The strangest top-secret missions in military history
It’s common knowledge that we only hear about top-secret missions years after the fact. Or however long it is that governments choose to divulge information on what they’ve been up to. But once the details are released, some missions are far more interesting than others. These interesting stories are so strange, they have to be true, right?
Here are the strangest top-secret missions in military history
There’s hard to believe, and then there are secret underground tunnels … that are completely real. Through Operation Gold/Operation Stopwatch, the CIA and Britain’s MI6 used a tunnel to obtain intel on the Soviets. During the 1950s, more than 900,000 recordings were made, with the intent of finding out about any particular nuclear attacks. Supposedly, the Soviets were aware of the tunnels as it was being built in 1954, but chose to play dumb and “uncover” the tunnel two years later, to protect the safety of their spy.
Operation Orchard, AKA Operation Outside the Box
In 2007, the Israeli military planned a bombing mission to take out what was believed to be a nuclear reactor. Referred to as the Al Kibar site in Syria, the plan was to stop the country’s growth or potential use of nuclear weapons. Their plans were highlighted by a 1981 treaty, the Begin Doctrine, in which Syria agreed not to use weapons of mass destruction against Israel.
For 11 years, Israel would not claim the attack, nor would Syria admit they'd had a reactor. Though evidence proved a nuclear reactor had been in the area in 2011, Israel did not claim the win until 2018 for fear of retaliation.
Operation Wrath of God, AKA Operation Bayonet
An eye for an eye, as they say. And after 11 Israeli Olympic team members were killed at the 1972 Munich Games, Mossad, Isreal’s intelligence agency, decided to take matters into their own hands. The killings were carried out by the Palestinian Black September Organization and the Palestine Liberation Organization. From October 1972 through 1992, assassinations were planned and covertly carried out, killing more than 10 people. The operation was made into a Steven Spielberg film, Munich, in 2005.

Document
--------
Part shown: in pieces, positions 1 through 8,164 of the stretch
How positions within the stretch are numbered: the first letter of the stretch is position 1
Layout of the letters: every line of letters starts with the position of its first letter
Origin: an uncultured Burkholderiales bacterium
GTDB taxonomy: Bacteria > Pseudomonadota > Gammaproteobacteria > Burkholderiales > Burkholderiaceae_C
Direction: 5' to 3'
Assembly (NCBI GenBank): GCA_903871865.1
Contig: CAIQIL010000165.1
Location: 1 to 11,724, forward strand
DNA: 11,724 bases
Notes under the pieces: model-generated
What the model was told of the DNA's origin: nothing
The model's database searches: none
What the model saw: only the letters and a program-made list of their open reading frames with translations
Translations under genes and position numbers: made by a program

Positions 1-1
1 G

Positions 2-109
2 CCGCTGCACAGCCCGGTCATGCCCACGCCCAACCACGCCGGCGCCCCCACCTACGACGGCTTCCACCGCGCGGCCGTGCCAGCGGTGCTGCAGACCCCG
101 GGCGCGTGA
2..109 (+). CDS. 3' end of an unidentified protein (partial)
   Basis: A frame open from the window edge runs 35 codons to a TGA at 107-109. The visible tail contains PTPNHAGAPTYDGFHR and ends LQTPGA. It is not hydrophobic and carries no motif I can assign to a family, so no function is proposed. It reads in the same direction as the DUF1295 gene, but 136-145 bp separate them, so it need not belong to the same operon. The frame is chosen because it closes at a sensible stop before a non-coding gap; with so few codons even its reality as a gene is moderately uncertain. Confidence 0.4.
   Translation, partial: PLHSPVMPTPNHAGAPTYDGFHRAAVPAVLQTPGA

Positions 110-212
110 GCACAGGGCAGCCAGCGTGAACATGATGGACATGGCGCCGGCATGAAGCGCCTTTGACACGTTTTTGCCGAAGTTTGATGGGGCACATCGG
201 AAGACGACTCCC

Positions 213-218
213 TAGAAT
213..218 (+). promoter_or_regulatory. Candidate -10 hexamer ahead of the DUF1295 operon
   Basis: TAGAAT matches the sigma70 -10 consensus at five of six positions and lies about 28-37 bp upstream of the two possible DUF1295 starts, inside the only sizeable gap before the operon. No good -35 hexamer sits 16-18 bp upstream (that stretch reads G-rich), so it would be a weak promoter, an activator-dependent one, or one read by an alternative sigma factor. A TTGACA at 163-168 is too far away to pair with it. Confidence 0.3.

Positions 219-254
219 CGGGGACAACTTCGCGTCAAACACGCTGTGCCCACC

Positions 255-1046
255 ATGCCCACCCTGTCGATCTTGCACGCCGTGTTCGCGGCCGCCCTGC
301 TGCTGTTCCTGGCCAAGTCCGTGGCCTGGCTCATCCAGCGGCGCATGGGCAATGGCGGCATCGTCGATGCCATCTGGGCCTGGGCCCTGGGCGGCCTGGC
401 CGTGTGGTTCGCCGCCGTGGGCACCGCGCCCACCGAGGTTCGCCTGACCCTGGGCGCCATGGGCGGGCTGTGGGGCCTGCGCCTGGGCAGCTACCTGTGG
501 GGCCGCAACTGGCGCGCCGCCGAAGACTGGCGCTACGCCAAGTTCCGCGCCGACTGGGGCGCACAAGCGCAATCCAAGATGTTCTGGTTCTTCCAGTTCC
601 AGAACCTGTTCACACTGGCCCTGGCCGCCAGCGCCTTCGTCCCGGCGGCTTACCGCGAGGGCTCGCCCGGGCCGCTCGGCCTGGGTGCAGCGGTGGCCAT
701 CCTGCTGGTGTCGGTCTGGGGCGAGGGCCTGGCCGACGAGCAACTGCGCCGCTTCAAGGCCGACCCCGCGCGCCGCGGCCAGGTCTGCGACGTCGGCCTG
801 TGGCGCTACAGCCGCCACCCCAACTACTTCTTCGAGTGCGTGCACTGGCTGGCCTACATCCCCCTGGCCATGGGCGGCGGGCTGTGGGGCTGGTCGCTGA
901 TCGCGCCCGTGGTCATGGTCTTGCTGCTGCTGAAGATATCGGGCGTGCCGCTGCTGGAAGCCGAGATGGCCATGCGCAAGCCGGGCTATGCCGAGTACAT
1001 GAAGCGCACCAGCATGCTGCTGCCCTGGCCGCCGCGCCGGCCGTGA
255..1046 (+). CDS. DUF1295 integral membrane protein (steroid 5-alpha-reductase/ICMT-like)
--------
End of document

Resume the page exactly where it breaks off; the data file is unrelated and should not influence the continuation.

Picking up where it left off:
German for “Operation Oak,” this mission took place in 1943. Germany staked out and saved Mussolini from his own people. After the Allied invasion of Sicily, the Grand Council of Fascism had Mussolini arrested, citing lost confidence in his leadership.
Still needing Mussolini in power to keep Italy as part of the war, Hitler set out to rescue him. The fascists had him moved over and over again to create confusion. However, Nazi soldiers located and received Mussolini. In the span of just 10 minutes, the 17 soldiers landed on top of a mountain, broke into the hotel where the leader was held, made it past 200 guards, and freed Mussolini.
Another brainchild of Hitler himself, Operation Grief took place when English-speaking German soldiers planned to secure one or more bridges in Belgium before they could be destroyed by Allied Forces. Donned in British and American uniforms, the Nazi soldiers forged papers, shared made-up military information, altered or changed road signs, etc. While the bridge was never secured, due to too few obtained uniforms, morale was affected and confusion had effectively been launched by the Germans.
To date, this is one of the most expensive missions to be launched by the CIA. In 1974, the goal was to obtain a Soviet submarine, which held ballistic missiles, and had been at the bottom of the Pacific since 1968.
The exorbitant price tag came from a ship built specifically for this mission, the USHS Hughes Glomar Explorer. Though few details have been released about this mission, the U.S., with the British government, did obtain the submarine, its missiles and classified documents.